Question 5: Explain, using examples from the story, whether or not you believe Melody Brae has a strong relationship with God.
Answer 5: Melody Brae seems to have a relationship with God since she is aware of her spiritual gift of recognizing danger, something she has received from the Holy Spirit. She also calls out to God for help at least twice when she is afraid. Yet Melody reveals her relationship with God is not strong when she relies so much on Dove to guide them. While Dove turns to God when they face difficulties in their journey, Melody turns to Dove.
Question 6: Dove Strong lives in the future. Do you believe that in this future where she lives, God is gifting more Christians than He does now, or do you think that the future Christians are better at recognizing their gifts? Why? What talents or attributes has God gifted you, and how are you using them?
Answer 6: In the future where Dove Strong lives, these Christians are better at recognizing their gifts. Since the Purge, these believers are less distracted by the world and more strongly value their relationships with God. But God is also responsible, since in Acts 2:17, He promises, “’In the last days,’ God says, ‘I will pour out my Spirit upon all people. Your sons and daughters will prophesy. Your young men will see visions, and your old men will dream dreams.’”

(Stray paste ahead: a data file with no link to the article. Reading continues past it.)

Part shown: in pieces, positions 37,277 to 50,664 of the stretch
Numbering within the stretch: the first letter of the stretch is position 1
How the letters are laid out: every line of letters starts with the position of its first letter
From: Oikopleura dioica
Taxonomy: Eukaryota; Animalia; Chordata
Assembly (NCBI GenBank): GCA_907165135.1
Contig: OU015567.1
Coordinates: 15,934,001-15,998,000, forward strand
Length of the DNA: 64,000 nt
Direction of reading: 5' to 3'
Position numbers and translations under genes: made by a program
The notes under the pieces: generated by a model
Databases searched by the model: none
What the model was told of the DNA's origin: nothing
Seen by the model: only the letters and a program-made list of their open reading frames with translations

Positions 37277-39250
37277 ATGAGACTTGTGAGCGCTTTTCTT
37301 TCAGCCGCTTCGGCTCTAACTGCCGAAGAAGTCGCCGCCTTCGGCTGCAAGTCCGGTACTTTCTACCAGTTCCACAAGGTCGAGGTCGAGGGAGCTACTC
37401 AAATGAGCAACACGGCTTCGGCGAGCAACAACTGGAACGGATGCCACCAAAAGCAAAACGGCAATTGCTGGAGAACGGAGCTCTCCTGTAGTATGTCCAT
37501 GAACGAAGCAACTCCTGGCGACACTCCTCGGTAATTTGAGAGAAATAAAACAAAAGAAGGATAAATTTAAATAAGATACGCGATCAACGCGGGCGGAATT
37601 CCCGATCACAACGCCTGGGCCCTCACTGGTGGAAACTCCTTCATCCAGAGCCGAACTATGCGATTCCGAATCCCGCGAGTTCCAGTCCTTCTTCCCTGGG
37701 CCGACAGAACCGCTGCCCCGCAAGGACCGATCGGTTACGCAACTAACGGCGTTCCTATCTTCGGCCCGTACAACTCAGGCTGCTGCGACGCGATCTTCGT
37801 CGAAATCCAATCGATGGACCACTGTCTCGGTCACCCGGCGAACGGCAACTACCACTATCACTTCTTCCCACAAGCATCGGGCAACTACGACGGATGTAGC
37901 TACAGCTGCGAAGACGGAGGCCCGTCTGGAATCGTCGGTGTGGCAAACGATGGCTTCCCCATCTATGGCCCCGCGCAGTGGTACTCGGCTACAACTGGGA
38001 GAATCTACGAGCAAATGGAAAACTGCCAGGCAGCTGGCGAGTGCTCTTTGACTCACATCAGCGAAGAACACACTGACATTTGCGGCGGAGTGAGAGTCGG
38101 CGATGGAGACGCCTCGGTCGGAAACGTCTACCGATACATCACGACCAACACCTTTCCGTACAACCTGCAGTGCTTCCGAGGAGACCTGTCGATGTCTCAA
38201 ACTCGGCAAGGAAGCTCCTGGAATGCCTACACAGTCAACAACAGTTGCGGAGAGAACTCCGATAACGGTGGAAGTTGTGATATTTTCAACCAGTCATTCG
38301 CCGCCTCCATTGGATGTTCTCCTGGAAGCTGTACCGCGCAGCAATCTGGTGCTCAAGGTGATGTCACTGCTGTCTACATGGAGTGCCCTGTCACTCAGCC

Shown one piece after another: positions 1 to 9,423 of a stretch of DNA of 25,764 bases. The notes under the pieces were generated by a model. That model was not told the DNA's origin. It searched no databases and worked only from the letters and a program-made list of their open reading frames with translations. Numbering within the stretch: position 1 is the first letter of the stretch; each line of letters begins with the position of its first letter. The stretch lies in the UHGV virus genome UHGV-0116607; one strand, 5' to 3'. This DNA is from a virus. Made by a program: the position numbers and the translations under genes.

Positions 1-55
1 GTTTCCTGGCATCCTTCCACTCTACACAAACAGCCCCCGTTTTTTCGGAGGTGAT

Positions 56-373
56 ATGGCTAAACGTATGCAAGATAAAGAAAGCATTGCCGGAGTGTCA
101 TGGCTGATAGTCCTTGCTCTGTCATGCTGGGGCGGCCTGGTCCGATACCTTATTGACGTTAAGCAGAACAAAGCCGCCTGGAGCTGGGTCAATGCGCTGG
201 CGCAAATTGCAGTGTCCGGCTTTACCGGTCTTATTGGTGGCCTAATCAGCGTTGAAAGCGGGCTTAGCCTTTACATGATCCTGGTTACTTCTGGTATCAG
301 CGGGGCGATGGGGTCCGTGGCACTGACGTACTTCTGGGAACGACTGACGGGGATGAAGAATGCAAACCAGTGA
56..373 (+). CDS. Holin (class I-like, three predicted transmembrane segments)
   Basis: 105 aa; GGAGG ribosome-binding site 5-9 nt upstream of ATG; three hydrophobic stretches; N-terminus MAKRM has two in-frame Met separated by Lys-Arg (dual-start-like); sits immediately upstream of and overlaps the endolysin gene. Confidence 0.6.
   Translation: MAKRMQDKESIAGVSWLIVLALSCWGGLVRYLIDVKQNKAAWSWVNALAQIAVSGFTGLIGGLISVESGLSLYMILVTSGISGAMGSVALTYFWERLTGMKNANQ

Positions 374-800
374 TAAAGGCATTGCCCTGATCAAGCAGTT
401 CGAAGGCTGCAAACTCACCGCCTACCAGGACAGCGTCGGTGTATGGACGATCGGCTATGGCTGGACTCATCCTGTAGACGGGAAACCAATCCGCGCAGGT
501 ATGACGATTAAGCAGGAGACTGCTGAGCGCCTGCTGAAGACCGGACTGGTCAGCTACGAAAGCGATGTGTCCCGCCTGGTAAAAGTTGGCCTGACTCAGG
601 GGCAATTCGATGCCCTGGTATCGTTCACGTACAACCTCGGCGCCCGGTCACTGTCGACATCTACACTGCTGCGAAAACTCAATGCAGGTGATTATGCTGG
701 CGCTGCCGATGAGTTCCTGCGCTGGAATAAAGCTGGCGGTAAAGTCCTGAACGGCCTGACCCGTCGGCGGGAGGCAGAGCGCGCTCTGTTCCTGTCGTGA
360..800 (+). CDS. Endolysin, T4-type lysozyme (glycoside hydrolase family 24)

Question 7: Why do you think God guides Dove’s path to coincide with Wolfe and Jezebel, nonbelievers with worldly morals?
Answer 7: In Dove Strong, God guides Dove to meet these two nonbelievers because He plans to soften Dove’s heart toward people who don’t know Him. This first contact causes Dove to question her people’s abandonment of the Great Commission.
Question 8: Reed Bender uses scripture from the Old Testament to support his argument for proviolence. Explain why the Reclaim is not Biblical.
Answer 8: Jesus’ life on earth is the perfect example of why the Reclaim is not Biblical. Jesus did not use his time on earth to overthrow the ruling government and become a ruler or King of this world. He lived His perfect life teaching about God as well as teaching us to love God and each other.
Question 9: If you were forced into temporary hiding to save your life, choose whether you’d conceal yourself underground (like Micah) or in a forest canopy (like Gilead). Explain the pros and cons of your decision. How would you protect yourself? Bonus: What would your residence look like?
Answer 9 The pros of living underground would be the following: A greater sense of security since the likelihood of being discovered underground is less, the entrance tunnels that are easier to defend against an attack, a fresh supply of grubs and moles to eat daily, and as big of a shelter as you desire as long as you can dig it and prevent it from caving in. Cons would be: The darkness, cave ins, no fresh air, and limited provisions. The pros of living in the forest canopy would be the following: Fresh air and sunshine, birds—a food source as well as their songs, and the ability to see an attack coming. The cons would be: Less security since the likelihood of being discovered is greater, the threat of fire, the risk of falling, and home construction is dependent on the availability and condition of nearby trees.
Question 10: In Dove Strong, God calls messengers every seven years to make a dangerous journey. What has God called you to do this year? Are you obeying Him, and how could you do your calling better?
Answer 10: The answers will vary. God often does not send us on a journey to do His will, but He will use us where we are. No matter what, He calls every follower to be brave and speak truth in love for Him.